Down the ages of world championship motor racing, be it on 2 wheels or 4, there has tended to be a period in which one marque, team or competitor comes to dominate (think HRC & Marquez in MotoGP, Rea & KRT in World Superbike or Senna & McLaren for those with slightly longer memories). When 2 or more of those combinations come together, you tend to face that most paradoxical of terms; boring racing. In truth of course, it’s usually a little more nuanced than that.

The headline from World Superbike in 2022 was the unstoppable dominance of Ducati, with their Panigale V4. In a season featuring 12 rounds and 36 races, Alvaro Bautista won 16 times, the perception being that he and the Ducati were unbeatable. As always, matters are rarely that straightforward. Look closely and you will note that Toprak Razgatlıoğlu triumphed 14 times on the Yamaha, with Jonny Rea the only other race winner in 2022 mounting the top step on just 6 occasions. What the results table shows is the stunning consistency of Bautista and his Ducati, only missing a visit to the podium on 5 occasions during the entire 2022 campaign (2 retirements and a worst finish all year of 5th). That, ladies and gentlemen, is how you win a title.

Bautista was dogged all year by claims that he had an unfair advantage, given the straight line speed of the Ducati, and its true that Bautista was in the enviable position of being able to make the majority of his passes on the straights, without the need to constantly resort to risky outbraking or creative overtaking manoeuvres. This might also go some way to explaining his metronomic consistency in visiting the podium.

Much was made by Bautista’s competitors about the speed of the Panigale and the advantage a small and lightweight rider such as Bautista has in these circumstance, with calls to the technical leadership in WSBK to implement a minimum rider/bike weight limit or some other form of ‘levelling’ mechanism. There is of course a problem in promoting such an argument based solely on Bautista’s performances; there were other Ducati’s in the 2022 WSBK championship with diminutive riders onboard, Bautista’s teammate, the Italian Michael Ruben Rinaldi included.

Rinaldi finished a very distant 4th in the world championship standings, only failing to score points on 3 occasions. What does this tell us? For me it clearly illustrates one immutable fact; that Alvaro Bautista was, by a massive distance, the best Ducati rider in the field. Let us not forget that Bautista lifted the 125cc World Championship trophy in 2006 and went on to enjoy sporadic but fast appearances throughout his time in the MotoGP prototype championship. In short, Bautista is an elite level rider, matched in the current WSBK series by 1, maybe 2 other riders, both of whom are untried outside of the production class.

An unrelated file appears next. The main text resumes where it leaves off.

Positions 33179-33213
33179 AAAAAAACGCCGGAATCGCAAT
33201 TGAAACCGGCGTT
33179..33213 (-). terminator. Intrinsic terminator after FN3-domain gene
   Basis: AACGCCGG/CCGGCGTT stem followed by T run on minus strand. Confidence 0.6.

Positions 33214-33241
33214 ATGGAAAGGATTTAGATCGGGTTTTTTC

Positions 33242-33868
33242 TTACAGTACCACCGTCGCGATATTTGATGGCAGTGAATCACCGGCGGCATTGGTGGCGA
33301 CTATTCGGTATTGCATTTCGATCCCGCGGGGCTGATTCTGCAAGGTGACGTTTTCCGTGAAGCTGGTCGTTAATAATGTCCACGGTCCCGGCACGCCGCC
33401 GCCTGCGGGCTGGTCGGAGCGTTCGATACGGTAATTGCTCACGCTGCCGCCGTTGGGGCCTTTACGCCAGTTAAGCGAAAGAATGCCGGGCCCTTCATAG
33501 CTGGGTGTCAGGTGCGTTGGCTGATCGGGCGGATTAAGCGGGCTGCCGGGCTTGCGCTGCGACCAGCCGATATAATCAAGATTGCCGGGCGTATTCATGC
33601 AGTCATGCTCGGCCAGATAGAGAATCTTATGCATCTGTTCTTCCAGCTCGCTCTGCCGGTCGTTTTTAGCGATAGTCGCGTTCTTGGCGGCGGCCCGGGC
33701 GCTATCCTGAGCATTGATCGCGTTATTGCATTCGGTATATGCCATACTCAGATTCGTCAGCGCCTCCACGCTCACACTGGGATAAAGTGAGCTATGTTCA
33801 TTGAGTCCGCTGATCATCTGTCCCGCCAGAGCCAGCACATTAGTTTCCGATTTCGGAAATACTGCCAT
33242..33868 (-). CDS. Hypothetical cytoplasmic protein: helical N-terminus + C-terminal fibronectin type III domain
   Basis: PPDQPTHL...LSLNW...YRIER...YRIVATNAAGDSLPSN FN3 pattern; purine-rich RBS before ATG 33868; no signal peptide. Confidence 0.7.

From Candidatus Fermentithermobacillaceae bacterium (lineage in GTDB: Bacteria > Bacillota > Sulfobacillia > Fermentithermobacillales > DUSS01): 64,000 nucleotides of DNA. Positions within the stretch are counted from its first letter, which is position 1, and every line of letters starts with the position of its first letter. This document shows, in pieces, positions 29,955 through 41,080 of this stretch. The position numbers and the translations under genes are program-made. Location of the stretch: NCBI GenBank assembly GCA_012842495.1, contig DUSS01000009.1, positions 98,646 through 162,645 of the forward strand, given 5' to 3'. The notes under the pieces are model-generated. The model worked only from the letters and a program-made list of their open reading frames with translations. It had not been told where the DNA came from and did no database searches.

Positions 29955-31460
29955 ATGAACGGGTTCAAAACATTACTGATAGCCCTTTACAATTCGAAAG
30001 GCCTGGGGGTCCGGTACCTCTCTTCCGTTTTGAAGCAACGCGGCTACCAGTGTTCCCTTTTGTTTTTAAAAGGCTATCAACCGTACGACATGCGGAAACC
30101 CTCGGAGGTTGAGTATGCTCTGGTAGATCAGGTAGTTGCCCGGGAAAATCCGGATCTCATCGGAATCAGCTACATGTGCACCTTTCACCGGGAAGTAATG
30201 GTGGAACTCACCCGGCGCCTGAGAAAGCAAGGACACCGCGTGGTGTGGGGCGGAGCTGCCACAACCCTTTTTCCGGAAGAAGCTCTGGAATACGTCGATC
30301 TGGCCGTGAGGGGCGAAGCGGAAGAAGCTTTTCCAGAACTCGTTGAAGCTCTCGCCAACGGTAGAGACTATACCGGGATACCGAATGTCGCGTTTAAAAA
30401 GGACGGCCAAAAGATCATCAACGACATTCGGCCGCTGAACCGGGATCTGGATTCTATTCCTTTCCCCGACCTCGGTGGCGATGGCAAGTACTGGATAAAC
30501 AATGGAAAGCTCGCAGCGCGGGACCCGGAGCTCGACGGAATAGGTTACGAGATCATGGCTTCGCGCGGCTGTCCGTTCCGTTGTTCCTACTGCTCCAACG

So then, should Bautista and Ducati be hobbled to give the rest a chance? Much depends on the early form in 2023 and, writing this as the sun sets on round 2 in Mandalika, the signs are ominous for the non-Ducati contingent. Bautiusta has won 5 out of 6 races and, crucially, Rinaldi and Bassani look much stronger this season (Petrucci and Öttl also look strong). Calls for ‘the red bikes’ as Aaron Slight famously called them to be slowed down will grow.

Should the powers that be act on such calls? Well, that’s a tough one because whilst the Ducati’s as a whole look even stronger in 2023, its still Bautista doing the winning. Invariably performance varies based on machinery, tracks, weather, budgets etc but racing is a meritocracy, with the cream inexorably rising to the top. Just as when Jonny Rea was untouchable on the Kawasaki, stringing together 6 consecutive titles between 2015 and 2020, its up to the other riders, manufacturers and teams to up their game. It's not Ducati’s fault that they currently have the best rider and bike combination. What we do know from history is that it won’t last for ever.



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